fashion week as a ksu student: a mag’s guide to working fashion week


photo: thomas gruber

As a Kent State fashion major you are required to study abroad, but not every program features the opportunity to work fashion week. Whether you do it directly through the school or through an internship, students have many opportunities to work behind the scenes during fashion week for both well- and lesser-known brands presenting. 


The two programs with the most “ins” to working fashion week are Kent’s New York City campus and its partnership with the Paris American Academy in Paris. With each study abroad program, you have the chance to work at either Paris or New York Fashion Week.


Melina Cavella, Brooke Reynolds and Lauren Marran all worked either PFW, NYFW or both, as backstage dressers. These opportunities were provided by the school, as well as having a chance to work behind the scenes with an internship in New York. 

Both Cavella and Marran worked at PFW, specifically Haute Couture week during the first week of July 2022. Both worked at the Georges Hobeika and Alexandre Vauthier shows, and Cavella also had the opportunity to dress for Rami Al Ali. 


Marran also worked at NYFW in the fall dressing for Gita Omri. Reynolds studied in New York in the spring, dressing for New Frontier in Fashion and Luis De Javier.

All three of them were able to land backstage dressing positions through their schools. PAA assigned shows at random in advance, as well as sometimes calling for students on the day of. Kent State NYC also assigned shows to students, but there were also opportunities to work behind the scenes through internships, such as Reynolds’ opportunity to work at the Luis De Javier show. 


One of the hardest parts of working backstage is the chaos. 


“A lot of times you’re waiting around for someone to tell you what to do then next thing you know there are 10 things you need to take care of,” Reynolds said. 


You don’t always know what the next step is, so waiting for someone who does is vital to making sure everything runs smoothly. 

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Another element of stress are the actual duties of being a dresser. “It was hard getting the clothes

organized because a lot of the models had to change what they were wearing,” Marran said. Being ready for quick changes and knowing where everything you need is located is an essential part of the job. 


“Being a model dresser is equivalent to being an unpaid intern,” Cavella said. “Do what you’re told but don’t listen to the wrong person.” 


While you may not know everything, you aren’t expected to either. “It’s always OK to double check with others,” Cavella said.


Behind the scenes of these shows is always going to be chaos. “It’s something that takes a lot of time, care and organization, but every time there’s gonna be something that goes wrong,” Cavella said. You can never be fully prepared for everything that will go awry, but you can be ready to keep an eye out or listen for what is going on so you can best assist. You’ll never be able to completely expect everything, but after working your first show things will likely come a bit more naturally.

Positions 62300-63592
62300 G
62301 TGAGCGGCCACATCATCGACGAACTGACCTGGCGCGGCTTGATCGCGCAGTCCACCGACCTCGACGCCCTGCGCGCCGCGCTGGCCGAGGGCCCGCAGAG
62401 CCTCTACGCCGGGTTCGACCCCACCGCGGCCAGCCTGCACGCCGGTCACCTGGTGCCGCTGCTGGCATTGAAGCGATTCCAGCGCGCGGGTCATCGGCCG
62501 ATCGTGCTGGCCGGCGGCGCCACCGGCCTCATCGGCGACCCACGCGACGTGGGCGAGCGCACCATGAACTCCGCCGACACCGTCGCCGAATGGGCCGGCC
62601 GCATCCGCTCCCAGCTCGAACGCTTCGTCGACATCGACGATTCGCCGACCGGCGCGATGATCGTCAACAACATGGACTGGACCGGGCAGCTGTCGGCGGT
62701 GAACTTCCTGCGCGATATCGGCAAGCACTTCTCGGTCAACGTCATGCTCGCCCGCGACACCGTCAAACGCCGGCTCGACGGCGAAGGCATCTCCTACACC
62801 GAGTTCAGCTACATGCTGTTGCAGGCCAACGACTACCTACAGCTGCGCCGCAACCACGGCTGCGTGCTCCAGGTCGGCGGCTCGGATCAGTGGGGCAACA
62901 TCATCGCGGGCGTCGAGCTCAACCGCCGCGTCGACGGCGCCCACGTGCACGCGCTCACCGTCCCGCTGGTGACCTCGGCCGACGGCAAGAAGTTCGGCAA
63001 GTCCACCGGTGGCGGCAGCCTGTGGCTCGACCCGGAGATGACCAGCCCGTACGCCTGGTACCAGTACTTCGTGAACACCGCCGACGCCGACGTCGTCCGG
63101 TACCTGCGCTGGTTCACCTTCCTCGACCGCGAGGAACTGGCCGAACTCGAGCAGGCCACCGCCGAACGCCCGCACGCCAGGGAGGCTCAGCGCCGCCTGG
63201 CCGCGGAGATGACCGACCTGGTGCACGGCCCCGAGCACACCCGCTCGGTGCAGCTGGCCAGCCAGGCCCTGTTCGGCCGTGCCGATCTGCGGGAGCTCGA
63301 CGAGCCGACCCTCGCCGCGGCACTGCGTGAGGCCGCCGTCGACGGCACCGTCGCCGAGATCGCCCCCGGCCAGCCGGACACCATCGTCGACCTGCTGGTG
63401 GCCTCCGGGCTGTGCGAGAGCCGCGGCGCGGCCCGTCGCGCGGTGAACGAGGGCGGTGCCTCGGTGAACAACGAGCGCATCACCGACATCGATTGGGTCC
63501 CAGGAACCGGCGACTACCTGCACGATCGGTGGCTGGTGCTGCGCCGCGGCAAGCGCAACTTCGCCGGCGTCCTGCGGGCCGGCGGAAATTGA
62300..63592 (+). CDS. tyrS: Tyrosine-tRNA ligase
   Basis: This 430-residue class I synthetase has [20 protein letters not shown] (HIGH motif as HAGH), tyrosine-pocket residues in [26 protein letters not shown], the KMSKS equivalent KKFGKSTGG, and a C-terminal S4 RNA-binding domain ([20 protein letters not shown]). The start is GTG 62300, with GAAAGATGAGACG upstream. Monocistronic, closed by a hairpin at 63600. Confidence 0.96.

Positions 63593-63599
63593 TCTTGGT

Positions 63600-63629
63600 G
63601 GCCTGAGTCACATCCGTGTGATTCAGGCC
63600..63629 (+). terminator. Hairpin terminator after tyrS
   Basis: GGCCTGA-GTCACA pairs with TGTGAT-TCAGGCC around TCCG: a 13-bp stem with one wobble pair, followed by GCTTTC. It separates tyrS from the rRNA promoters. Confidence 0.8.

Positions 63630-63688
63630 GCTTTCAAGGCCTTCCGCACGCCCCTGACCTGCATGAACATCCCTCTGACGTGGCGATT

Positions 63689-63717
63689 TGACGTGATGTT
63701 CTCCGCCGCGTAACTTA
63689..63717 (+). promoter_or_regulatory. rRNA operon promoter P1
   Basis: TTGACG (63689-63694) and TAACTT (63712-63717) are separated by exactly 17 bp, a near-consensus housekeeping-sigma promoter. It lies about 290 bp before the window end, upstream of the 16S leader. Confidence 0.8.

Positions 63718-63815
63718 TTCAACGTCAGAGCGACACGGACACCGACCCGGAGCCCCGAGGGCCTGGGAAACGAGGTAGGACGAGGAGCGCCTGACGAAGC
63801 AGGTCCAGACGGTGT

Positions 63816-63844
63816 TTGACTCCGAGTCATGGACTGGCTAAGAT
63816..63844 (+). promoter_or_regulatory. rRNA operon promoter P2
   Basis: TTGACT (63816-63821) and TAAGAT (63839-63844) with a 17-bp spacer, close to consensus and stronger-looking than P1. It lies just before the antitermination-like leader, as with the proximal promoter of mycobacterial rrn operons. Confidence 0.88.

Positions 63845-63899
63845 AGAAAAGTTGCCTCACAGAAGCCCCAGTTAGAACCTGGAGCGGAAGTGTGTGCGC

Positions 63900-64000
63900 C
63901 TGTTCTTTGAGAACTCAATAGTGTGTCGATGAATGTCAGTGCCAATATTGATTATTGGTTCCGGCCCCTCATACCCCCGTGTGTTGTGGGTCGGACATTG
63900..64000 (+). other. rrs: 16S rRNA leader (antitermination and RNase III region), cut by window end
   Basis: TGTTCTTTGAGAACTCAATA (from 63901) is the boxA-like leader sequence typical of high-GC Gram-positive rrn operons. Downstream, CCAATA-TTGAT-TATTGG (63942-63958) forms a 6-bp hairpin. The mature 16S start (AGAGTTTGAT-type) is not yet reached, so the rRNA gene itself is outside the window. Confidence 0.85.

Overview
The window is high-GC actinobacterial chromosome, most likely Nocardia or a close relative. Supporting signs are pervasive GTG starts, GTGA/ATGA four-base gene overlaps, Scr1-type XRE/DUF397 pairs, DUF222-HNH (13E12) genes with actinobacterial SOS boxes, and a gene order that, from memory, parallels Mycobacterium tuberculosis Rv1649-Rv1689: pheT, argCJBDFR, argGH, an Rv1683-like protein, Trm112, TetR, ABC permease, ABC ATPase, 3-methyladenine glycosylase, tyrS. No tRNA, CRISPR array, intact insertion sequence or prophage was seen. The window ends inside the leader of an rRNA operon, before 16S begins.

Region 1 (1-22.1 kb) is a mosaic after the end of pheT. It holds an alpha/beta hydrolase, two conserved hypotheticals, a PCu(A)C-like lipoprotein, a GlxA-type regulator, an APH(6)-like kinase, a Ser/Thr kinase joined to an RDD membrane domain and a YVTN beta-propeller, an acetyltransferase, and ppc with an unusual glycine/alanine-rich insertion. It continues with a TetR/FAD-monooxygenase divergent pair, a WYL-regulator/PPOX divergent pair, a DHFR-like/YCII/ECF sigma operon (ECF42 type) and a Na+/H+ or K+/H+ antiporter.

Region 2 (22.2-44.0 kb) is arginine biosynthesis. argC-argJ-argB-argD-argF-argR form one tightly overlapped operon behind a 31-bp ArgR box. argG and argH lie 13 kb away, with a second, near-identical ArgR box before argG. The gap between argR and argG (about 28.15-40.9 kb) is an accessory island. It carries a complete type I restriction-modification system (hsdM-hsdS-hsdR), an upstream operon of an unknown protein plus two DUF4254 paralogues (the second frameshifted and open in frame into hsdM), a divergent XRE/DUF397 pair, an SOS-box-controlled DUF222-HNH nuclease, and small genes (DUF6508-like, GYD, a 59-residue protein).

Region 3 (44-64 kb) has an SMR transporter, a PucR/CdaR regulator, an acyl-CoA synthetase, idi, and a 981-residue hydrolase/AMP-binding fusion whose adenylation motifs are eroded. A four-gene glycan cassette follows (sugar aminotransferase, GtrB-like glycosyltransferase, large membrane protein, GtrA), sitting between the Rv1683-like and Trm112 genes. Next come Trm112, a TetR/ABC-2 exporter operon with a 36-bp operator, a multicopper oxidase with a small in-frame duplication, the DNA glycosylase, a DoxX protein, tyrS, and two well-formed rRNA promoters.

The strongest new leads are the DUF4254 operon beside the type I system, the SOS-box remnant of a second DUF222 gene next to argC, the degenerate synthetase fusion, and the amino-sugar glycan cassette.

“All backstage was madness but I couldn’t have been happier to be there and I loved every second of it,” Reynolds said. 


You may also have the chance to see or dress celebrities and influencers. Reynolds was able to dress Julia Fox at the Luis De Javier show. 


“My most memorable moment backstage for NYFW was right before Luis De Javier’s show was about to start, I noticed Julia Fox’s corset dress had been done wrong,” Reynolds said. “At the last minute, I started redoing and pulling her corset so it would fit correctly and she would be fully covered.” 

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Fox was also seen backstage at the Alexandre Vauthier show, but as a guest rather than a model. One thing Reynolds regrets is not being as well versed in celebrities and influencers as she could have been since she learned about their accomplishments after the fact.


Being able to meet and interact with the models was another highlight for many. Whether they were the ones you dressed or models you simply saw from afar, you had a new perspective of everyone behind the runway. “I got to ask them questions about their careers and I ended up following a lot of them on Instagram,” Marran said. 


Reynolds and many of the other NYC campus students were also able to attend and watch the Rebecca Crews show, not having to worry about the stresses of backstage, but now having a new appreciation for everything that happens behind the scenes. 

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Studying abroad offers many opportunities from being immersed in a new city or culture to job and internship opportunities. The biggest thing to take away is the experience, and being prepared for everything that comes your way. 


“I never thought I would get the opportunity this early in my career and I am so grateful I got to work in Paris and NYC,” Marran said.

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Hi! I’m Catie Pusateri, A Magazine’s editor-in-chief. My staff and I are committed to bringing you the most important and entertaining news from the realms of fashion, beauty and culture. We are full-time students and hard-working journalists. While we get support from the student media fee and earned revenue such as advertising, both of those continue to decline. Your generous gift of any amount will help enhance our student experience as we grow into working professionals. Please go here to donate to A Magazine.